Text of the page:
Northfork | Theater Critic's Choice | Chicago Reader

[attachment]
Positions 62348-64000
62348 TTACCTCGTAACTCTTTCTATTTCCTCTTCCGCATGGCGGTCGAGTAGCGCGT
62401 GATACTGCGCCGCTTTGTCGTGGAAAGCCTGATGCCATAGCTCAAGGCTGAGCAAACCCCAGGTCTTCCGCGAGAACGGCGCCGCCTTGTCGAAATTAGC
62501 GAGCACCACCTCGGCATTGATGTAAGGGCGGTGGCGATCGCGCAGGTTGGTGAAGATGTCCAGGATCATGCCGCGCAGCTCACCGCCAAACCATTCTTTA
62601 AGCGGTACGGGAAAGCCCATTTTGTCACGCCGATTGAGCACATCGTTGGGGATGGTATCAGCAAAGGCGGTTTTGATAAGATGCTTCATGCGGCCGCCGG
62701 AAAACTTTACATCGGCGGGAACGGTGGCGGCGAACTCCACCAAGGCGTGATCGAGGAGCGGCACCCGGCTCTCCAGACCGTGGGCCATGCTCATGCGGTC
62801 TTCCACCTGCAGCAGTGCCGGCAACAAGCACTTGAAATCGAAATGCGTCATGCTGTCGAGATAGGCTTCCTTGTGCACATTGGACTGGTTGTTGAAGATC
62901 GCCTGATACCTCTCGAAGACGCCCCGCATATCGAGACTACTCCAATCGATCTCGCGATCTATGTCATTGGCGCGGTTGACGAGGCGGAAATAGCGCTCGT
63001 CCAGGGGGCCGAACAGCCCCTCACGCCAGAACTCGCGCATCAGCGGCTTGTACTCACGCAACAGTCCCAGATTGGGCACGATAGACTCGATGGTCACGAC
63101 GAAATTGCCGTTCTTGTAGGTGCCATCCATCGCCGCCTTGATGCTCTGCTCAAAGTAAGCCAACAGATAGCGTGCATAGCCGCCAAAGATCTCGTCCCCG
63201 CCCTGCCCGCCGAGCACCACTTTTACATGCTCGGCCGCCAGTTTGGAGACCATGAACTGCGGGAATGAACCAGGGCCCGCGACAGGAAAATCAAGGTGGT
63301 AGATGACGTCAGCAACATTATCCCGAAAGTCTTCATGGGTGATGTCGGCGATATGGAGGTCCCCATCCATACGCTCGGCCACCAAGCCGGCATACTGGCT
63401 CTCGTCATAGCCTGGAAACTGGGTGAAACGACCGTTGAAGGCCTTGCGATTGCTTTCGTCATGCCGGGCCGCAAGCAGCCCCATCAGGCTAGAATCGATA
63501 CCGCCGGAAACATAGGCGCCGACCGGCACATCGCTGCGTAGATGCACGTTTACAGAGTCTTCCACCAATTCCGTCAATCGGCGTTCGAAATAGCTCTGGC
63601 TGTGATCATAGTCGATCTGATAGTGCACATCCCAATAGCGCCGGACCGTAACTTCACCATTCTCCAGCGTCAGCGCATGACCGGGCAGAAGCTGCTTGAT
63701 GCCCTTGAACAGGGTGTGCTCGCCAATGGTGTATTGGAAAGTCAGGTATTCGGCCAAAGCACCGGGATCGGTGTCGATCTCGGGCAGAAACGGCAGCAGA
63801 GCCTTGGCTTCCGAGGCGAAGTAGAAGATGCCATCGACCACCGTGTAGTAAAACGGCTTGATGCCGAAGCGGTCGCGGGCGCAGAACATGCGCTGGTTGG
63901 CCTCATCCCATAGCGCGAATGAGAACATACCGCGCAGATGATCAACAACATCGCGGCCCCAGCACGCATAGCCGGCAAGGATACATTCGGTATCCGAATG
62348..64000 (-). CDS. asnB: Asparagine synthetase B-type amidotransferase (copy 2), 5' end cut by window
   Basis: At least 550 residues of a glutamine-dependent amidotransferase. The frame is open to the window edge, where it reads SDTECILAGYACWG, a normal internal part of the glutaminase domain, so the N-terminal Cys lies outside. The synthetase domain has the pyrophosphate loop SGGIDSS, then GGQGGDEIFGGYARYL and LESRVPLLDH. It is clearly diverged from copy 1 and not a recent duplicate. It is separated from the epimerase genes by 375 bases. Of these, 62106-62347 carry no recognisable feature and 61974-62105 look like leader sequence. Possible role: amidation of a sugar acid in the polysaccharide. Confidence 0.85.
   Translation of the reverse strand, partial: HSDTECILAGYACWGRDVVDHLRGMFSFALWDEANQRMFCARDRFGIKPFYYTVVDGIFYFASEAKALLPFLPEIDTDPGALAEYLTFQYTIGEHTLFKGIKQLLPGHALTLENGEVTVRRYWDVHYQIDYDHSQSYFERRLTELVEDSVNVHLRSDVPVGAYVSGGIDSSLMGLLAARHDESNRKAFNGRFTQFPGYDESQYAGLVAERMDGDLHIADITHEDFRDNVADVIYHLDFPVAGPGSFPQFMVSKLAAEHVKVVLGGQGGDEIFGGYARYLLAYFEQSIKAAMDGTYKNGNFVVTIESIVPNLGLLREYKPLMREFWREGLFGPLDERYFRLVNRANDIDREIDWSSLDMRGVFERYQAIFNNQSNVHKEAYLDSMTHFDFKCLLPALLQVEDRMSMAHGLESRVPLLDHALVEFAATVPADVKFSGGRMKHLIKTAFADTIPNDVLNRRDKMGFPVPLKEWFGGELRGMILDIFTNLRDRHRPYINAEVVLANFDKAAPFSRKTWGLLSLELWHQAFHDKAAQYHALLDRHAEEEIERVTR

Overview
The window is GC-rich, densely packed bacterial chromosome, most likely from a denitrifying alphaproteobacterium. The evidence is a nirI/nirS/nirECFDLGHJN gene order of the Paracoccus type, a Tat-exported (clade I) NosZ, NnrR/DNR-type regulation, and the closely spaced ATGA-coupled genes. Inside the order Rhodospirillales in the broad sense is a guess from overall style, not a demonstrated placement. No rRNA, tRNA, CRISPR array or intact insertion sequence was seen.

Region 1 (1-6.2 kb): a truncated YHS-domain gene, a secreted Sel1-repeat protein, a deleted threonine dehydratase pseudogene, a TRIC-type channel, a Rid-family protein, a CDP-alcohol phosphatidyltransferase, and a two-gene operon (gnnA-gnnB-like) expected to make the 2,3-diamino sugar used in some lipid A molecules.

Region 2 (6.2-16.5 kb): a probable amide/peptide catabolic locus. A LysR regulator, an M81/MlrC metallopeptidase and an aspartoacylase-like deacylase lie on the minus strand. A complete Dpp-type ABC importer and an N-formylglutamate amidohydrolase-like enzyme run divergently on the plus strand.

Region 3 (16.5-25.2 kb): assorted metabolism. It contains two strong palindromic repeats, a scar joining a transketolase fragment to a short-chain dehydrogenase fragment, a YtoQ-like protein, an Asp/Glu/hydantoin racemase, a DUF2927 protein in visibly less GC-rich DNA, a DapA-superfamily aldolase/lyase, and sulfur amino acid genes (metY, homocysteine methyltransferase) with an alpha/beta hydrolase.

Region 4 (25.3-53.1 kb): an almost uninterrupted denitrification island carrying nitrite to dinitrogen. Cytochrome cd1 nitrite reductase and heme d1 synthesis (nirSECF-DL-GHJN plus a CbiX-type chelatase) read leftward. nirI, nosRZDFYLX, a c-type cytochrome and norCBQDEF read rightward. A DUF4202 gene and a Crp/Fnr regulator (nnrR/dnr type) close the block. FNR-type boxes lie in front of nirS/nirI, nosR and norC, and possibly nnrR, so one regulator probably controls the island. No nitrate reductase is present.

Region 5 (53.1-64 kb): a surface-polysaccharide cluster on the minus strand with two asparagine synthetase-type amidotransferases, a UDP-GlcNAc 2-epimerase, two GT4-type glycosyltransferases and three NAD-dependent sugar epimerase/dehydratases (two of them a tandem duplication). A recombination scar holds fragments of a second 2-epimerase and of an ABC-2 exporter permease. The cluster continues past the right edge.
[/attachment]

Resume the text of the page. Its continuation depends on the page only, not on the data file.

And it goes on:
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Stark, mysterious, and often weirdly funny, this magical realist tale by Mark and Michael Polish (Jackpot, Twin Falls Idaho) follows a handful of federal agents in charcoal black overcoats as they tour the godforsaken town of Northfork, Montana, trying to evacuate the last few diehards before a hydroelectric project submerges them under tons of water. At the same time a delirious young boy, left in the care of a grizzled preacher by his feckless foster parents, dreams of visiting a strange family who believe him to be one of God's own angels. James Woods gives a humane, sardonic performance as one of the starched government men, who has to relocate his wife's remains before they become flotsam, and Nick Nolte is equally imposing as the compassionate preacher. The arid landscapes sometimes reminded me of De Chirico, but the film owes its distinctive look to a palette of desaturated color that leaves even the Campbell's soup cans white and gray. 94 min. Century 12 and CineArts 6, Landmark's Century Centre.


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